Watering Lawns (kbluegrasswatering)

Keeping Your Kentucky Bluegrass Turf Green All Summer
submitted by Don Janssen, Extension Educator

Irrigating Lawn

To keep a lawn green throughout the summer it needs to be watered.

Most Kentucky bluegrass turf grasses will go dormant during hot summer weather if they are not watered. During this dormant period the grass will turn brown but once it is adequately watered, it greens up and begins growing again. To keep a lawn green throughout the summer it needs to be watered.

Homeowners wanting a cool season lawn green through the summer usually ask three questions; How much water should I use?, How often should I water?, and When should I water? Here are the answers for many lawns.

The amount of water to apply greatly depends on the soil type. To wet the soil in the root zone of the grass plant, water needs to reach a depth of 5 inches. If the soil is initially very dry, 1-1 1/2 inches of water may be needed to wet a clayey soil down that far.

To determine how long it takes a sprinkler to apply an inch of water, put cans at different spots in the sprinkler pattern. Turn on the water and keep track of the time it takes the sprinkler to put an inch of water in the cans.

Do not allow water to run off the surface or to form puddles. If you notice water running off the turf area but you still need to apply more water, turn the water off for 30 minutes, then resume watering until the desired amount has been added.

How often to water is affected by grass species, soil texture, climate, exposure, and intensity of use. Ideally, the grass plants should dictate the watering program. Light wilting, a color change to a more greyish or bluish-green shade, or footprinting (when plants will not rebound after walking on them) are indications that irrigation is necessary.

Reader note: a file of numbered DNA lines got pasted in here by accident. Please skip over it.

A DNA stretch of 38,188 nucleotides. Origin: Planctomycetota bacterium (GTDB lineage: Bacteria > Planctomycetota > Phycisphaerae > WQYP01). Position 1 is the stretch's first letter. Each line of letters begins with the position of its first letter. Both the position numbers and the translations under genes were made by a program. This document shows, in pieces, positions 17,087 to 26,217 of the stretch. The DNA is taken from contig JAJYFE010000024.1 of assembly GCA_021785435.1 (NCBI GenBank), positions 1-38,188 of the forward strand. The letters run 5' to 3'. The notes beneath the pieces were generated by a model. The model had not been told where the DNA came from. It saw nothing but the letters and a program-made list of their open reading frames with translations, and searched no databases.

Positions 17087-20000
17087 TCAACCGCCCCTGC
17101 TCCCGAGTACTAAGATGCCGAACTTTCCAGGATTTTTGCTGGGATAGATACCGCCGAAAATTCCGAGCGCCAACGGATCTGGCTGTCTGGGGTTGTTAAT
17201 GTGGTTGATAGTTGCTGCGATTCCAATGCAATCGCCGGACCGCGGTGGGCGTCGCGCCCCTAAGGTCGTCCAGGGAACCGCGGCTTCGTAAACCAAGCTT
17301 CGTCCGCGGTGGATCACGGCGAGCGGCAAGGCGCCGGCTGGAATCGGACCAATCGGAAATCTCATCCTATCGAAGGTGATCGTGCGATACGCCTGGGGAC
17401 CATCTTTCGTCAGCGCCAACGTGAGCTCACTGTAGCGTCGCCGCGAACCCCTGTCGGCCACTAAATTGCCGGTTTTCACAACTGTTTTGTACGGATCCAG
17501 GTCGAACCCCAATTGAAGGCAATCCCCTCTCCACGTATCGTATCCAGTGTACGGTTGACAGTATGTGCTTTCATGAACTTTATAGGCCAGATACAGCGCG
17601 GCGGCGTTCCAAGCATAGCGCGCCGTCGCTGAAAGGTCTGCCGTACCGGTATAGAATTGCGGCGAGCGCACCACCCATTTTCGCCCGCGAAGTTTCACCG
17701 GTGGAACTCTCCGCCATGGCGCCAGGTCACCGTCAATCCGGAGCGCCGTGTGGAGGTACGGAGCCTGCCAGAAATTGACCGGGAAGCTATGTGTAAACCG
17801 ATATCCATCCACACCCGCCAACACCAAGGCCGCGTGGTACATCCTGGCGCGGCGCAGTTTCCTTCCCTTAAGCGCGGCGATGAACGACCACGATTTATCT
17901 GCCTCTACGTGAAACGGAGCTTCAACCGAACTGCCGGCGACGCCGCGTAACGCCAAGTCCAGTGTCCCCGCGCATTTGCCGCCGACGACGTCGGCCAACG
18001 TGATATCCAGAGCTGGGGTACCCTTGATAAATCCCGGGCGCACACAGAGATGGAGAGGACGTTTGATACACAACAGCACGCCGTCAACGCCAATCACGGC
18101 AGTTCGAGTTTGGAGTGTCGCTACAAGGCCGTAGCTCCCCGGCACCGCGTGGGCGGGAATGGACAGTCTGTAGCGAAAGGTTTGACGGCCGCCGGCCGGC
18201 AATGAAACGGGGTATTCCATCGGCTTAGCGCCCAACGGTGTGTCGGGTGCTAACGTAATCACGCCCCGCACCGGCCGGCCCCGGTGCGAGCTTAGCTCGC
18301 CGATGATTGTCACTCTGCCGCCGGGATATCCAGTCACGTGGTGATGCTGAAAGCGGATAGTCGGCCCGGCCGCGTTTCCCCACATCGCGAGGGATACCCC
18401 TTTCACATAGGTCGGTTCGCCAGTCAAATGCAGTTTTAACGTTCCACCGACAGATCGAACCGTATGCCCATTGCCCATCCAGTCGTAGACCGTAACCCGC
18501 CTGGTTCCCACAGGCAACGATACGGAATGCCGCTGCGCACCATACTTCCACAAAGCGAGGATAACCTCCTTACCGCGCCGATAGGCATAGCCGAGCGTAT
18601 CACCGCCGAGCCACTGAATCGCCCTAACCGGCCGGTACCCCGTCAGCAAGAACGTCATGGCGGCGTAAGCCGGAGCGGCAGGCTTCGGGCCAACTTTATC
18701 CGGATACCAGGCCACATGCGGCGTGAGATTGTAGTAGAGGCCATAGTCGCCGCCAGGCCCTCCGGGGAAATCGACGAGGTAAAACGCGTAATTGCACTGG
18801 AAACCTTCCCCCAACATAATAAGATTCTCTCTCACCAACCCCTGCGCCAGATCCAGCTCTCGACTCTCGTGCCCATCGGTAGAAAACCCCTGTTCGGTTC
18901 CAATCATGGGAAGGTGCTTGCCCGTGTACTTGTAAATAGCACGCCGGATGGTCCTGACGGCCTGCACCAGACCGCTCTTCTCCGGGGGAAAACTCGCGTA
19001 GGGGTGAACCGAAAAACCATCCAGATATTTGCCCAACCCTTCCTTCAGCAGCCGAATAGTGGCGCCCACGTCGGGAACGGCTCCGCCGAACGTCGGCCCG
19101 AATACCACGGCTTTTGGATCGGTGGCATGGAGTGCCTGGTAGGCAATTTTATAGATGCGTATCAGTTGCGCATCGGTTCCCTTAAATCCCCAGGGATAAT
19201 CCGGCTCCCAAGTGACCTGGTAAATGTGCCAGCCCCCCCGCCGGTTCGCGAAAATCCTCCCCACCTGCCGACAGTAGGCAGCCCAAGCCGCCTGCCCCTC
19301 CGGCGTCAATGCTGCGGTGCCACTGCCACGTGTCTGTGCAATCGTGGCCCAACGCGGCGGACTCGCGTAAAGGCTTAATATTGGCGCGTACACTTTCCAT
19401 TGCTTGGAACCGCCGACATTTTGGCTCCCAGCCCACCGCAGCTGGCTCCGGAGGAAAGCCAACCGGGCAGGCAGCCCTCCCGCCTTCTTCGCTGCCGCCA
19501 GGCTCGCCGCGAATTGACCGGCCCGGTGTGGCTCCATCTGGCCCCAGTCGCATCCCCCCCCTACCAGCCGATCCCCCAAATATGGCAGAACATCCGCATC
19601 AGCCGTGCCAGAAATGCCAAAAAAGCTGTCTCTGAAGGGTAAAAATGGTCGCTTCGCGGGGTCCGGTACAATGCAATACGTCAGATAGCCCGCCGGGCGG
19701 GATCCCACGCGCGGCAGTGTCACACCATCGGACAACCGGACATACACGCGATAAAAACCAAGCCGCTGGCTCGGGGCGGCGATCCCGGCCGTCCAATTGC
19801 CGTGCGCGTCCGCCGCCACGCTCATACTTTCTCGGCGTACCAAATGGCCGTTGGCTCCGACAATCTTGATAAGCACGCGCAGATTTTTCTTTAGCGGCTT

Keep the interval between waterings as long as possible without allowing the plants to go into water stress. Some areas of the lawn will probably dry faster than the rest. This is common on southern exposures, sunny areas, borders of sidewalks, and slopes.

The most efficient time to water lawns is early in the morning from 4 to 10 a.m. Less water is lost to evaporation due to lower temperatures and less sunlight. Also, wind velocities are usually lower.

Watering in the evening should be avoided. If the grass plants go into the night-time hours wet, they will remain wet for more than six hours. This wet foliage will favor the growth and development of turfgrass diseases.

(This resource was added June 11, 2006 and appeared in the Lincoln Journal Star Newspaper Sunday edition. For information on reproducing this article or using any photographs or graphics, read the Terms of Use statement)

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